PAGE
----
American movie theaters have been shuttered since mid-March, but a realistic reopening is on the horizon. Cineworld, the second-largest theater chain in the world that oversees Regal here in the U.S., is planning to start business back up in July.
Like all exhibitor chains, Regal has been facing mounting financial pressure due to the COVID-19 closure, but recently locked in a new round of funding from lenders to remain afloat. Cineworld has seen its stock drop a dangerous 68 percent over the last six months, so the good news couldn’t have come at a better time. When the movie theater company does reopen—for Christopher Nolan’s Tenet arriving July 17—it will do so with renewed safety measures to ensure the health of its employees and patrons, Variety reports.
While AMC, the largest movie theater chain in the world, which has seen its stock drop 32 percent over the last six months, has not openly discussed a return date, it is widely believed that the company is on the same track. Similar to Cineworld, AMC was facing the prospect of bankruptcy earlier in the pandemic. However, new funding has helped the company avoid the worst, with MKM Partners analyst Eric Handler upgrading the stock Wednesday and saying that “near-term bankruptcy risk appears to have subsided,” per The Hollywood Reporter. The crucial lifeline should put to bed those rumors of Amazon buying out AMC, at least for a little while.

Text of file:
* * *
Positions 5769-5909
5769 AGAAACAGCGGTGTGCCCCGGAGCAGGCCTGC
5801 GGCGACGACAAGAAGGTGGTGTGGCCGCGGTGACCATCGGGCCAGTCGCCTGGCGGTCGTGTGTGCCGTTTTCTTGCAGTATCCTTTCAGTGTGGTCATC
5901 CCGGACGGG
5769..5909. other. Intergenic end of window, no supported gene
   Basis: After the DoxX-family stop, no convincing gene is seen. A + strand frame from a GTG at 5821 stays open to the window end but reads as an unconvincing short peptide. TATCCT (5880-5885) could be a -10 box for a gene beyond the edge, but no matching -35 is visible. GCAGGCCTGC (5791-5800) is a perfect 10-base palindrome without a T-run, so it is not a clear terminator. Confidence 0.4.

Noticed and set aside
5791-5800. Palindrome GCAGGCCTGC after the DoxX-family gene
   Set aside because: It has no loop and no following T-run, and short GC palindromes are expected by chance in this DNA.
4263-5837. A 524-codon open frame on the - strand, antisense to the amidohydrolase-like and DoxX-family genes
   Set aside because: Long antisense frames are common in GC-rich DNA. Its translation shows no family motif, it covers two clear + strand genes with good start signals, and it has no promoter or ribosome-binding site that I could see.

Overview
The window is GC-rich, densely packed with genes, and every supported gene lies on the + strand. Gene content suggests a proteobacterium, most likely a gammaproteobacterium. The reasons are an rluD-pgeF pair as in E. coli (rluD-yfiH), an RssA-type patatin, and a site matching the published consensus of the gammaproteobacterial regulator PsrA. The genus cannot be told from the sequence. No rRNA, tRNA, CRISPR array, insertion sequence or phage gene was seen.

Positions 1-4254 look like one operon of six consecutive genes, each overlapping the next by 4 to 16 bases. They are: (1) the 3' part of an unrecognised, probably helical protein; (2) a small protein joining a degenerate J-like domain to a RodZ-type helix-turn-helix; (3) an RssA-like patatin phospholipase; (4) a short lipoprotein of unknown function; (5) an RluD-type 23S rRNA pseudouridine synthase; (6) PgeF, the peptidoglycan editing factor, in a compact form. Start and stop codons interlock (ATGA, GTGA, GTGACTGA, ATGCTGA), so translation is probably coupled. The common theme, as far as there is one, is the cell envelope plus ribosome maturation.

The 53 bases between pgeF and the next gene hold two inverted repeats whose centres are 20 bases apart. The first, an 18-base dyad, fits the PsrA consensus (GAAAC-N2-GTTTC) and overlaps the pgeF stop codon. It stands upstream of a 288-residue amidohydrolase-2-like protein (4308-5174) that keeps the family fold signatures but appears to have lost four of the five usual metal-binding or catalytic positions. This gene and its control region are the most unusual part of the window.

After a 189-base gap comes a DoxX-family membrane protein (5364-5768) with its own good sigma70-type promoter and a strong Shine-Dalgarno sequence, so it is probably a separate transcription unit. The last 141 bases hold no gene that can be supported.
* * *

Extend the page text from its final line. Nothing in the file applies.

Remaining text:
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While both exhibitors are finally enjoying a spot of good news, considerable challenges still loom on the horizon. According to Variety, 3 percent of indoor movie theaters across the country were open last week due to a smattering of Governors giving the greenlight to relaunch business. But with ongoing health concerns, attendance has been dismal across the board. Melanie Parker, who runs Sweet Onion Cinemas in Vidalia, Ga., told the outlet that people were “scared.” Malcolm Neal, who runs the Ritz Theater in Thomaston, Ga., admitted that “hardly anybody” showed up the first weekend. He said that attendance is about 25 percent of its normal mark at this time of the year while Curt Small, who owns Elks Theater in Rapid City, S.D., told the outlet that attendance is down 70 percent.
In response, two schools of thought have emerged among industry professionals and box office analysts. One posits that these are isolated incidents spurned by a mixture of ongoing concerns about public health and safety that will ease by July and a lack of must-see new content hitting theaters. The other theory is that this small data sample is indicative of a larger trend that Hollywood must contest with when theaters do reopen and the ticket-buying public remains wary of large gatherings. Warner Bros. and Nolan’s Tenet will truly be the first test, followed by Disney’s Mulan (July 24).